Australia and UNICEF – Repair 23 schools in North


Auss-unicef-killi-18_02_13Australia is contributing LKR 1 bn (A$10 million) to rebuildor repair 23 schools in the Northern Province. The schools will serve up to 12,000 children. The Australian High Commissioner, HE Ms Robyn Mudie, officially opened Kilinochchi Maha Vidyalayam  which has 2000 students, at a ceremony on Friday(15).

Ms Mudie said: “The Australian Government is very pleased to be able to make such a significant contribution to the lives of children and families in Kilinochchi. These buildings will help the community to continue to rebuild.”

The opening was attended by local officials, parents, teachers and students. The school was funded by Australia and built in partnership with UNICEF.

“We are particularly thankful to Australia for their generous contribution to improve education in Sri Lanka” said the UNICEF Sri Lanka Representative Reza Hossaini. 

“And we are grateful for the partnership between Australia, the Ministry of Education and UNICEF.”

“After the war we used to study under the trees, but now thanks to you we have a newschool” said Kouthika, a student of the Kilinochchi school.

Kilinochchi Maha Vidyalayam, which was damaged during the conflict, is now home to 24 new classrooms, an open air theatre and an auditorium.

Ms Mudie said: ““Physical damage to schools is among the most disastrous effects ofconflict. It destroys not only a familiar and important part of the local community, but can affect children’s educational experience for many years. The newly constructed buildings will provide a better learning environment, with larger classrooms and improved facilities.”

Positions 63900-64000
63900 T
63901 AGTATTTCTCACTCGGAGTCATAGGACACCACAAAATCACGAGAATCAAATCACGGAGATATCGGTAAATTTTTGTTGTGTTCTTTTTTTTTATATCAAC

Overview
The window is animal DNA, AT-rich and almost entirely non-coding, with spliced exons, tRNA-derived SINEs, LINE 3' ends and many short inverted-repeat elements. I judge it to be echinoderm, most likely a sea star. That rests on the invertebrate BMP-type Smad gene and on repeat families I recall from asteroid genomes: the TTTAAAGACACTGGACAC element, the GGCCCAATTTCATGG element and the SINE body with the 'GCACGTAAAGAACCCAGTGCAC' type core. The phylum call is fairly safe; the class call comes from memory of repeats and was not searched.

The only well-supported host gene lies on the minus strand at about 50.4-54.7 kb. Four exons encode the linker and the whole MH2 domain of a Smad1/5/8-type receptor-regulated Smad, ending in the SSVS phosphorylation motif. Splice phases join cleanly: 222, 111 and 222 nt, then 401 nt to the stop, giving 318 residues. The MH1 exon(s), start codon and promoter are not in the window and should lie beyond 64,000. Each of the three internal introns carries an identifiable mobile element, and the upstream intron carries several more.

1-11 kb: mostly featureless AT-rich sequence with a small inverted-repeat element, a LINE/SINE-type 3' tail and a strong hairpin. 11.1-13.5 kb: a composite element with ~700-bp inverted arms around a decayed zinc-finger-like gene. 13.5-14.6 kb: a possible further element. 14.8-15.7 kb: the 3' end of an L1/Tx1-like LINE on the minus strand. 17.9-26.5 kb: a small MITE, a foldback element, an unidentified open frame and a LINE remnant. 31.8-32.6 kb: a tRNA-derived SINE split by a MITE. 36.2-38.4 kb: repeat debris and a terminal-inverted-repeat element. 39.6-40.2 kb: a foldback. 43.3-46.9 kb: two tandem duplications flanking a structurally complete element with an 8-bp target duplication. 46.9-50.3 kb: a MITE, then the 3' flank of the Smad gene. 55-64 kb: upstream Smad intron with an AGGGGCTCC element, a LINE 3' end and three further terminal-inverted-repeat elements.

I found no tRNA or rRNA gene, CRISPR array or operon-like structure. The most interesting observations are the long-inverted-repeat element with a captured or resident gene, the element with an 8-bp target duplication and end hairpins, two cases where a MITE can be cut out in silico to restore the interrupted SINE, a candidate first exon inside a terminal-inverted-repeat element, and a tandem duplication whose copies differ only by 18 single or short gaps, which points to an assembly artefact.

The school’s principal, Mr. A. Pangayatselvan who has seen his school undergo a rapid transformation, said “We are grateful to the people of Australia, the Government of Australia and UNICEF for providing these buildings. Our students are very happy and prepared to study.”

In addition to funding the reconstruction of the school, Australia has also funded teachers at the school to be trained in ‘child-centred’ teaching methodologies, a proven way to help children improve their learning outcomes.

“The substantial funding by Australia is not limited to construction of school buildings. Australia has played an equally important key role in improving the quality of teaching and learning through expansion of the Child Friendly Approach,” Mr Hossaini said.

Since UNICEF piloted the Child Friendly Approach in 1,500 schools around the country, the Government has adopted child friendly standards as the basis for all basic education learning in the country.

Australia has worked in partnership with UNICEF in Sri Lanka since the mid 1990s.

UNICEF’s support to education in Sri Lanka centres on advocating for quality approaches to learning and teaching, promoting peace education and social cohesion and ensuring that vulnerable and out of school children have opportunities to learn.

The A$10 million funding school reconstruction is part of Australia’s development cooperation program with Sri Lanka, which will total more than AUD40 million in 2012-13.

Australian development assistance focuses primarily on health, education and sustainable economic development, with programs located in lagging regions across the country.


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